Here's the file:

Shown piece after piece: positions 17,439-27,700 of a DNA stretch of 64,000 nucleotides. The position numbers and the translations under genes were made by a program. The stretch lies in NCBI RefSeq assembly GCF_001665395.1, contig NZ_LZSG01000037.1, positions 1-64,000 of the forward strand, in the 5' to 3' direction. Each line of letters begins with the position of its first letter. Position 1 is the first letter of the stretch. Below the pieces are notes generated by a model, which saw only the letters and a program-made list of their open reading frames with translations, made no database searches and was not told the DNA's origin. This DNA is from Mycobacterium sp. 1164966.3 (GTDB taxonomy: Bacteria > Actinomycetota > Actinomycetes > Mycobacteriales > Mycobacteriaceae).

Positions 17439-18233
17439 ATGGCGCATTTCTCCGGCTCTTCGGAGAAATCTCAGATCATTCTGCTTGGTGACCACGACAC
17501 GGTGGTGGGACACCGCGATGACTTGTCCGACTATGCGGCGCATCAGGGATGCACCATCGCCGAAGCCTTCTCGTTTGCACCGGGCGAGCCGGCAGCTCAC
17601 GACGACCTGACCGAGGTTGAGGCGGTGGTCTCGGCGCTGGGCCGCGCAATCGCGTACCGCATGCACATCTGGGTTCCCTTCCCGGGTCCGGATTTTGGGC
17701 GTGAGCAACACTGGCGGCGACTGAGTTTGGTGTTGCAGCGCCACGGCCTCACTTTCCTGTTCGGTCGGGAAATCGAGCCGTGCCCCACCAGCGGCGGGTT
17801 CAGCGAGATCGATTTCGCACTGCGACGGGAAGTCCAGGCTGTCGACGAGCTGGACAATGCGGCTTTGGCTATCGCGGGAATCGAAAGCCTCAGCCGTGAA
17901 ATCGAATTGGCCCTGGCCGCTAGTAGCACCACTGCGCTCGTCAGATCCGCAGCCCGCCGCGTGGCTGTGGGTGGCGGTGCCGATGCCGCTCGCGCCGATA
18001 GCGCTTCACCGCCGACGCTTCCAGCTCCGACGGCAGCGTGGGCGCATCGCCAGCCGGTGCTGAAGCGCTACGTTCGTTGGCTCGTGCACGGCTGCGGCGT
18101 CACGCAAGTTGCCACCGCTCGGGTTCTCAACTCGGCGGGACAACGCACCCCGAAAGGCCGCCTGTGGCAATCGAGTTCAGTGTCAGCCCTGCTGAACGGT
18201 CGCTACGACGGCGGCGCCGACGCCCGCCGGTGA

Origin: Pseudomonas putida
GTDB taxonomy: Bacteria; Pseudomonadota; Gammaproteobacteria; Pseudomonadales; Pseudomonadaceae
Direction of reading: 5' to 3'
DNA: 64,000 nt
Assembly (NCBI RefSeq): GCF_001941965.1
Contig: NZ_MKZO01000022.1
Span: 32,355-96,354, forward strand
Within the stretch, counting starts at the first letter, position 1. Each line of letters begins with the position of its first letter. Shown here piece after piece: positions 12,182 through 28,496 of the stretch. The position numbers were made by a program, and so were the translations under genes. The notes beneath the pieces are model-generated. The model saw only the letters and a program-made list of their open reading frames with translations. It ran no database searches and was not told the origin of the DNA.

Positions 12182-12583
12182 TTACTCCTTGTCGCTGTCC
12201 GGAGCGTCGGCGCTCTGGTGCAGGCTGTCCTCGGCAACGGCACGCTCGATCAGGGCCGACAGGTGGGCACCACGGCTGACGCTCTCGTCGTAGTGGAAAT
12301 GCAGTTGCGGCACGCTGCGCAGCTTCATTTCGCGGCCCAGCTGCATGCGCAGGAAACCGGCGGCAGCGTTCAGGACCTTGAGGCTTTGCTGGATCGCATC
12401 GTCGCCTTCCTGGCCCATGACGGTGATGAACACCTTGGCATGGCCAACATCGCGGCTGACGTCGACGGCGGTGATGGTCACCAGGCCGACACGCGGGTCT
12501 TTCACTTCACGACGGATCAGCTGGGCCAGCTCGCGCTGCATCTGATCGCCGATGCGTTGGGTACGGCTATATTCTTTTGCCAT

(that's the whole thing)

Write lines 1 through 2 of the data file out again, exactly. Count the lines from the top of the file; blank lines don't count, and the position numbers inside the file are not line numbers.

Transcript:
Shown piece after piece: positions 17,439-27,700 of a DNA stretch of 64,000 nucleotides. The position numbers and the translations under genes were made by a program. The stretch lies in NCBI RefSeq assembly GCF_001665395.1, contig NZ_LZSG01000037.1, positions 1-64,000 of the forward strand, in the 5' to 3' direction. Each line of letters begins with the position of its first letter. Position 1 is the first letter of the stretch. Below the pieces are notes generated by a model, which saw only the letters and a program-made list of their open reading frames with translations, made no database searches and was not told the DNA's origin. This DNA is from Mycobacterium sp. 1164966.3 (GTDB taxonomy: Bacteria > Actinomycetota > Actinomycetes > Mycobacteriales > Mycobacteriaceae).

Positions 17439-18233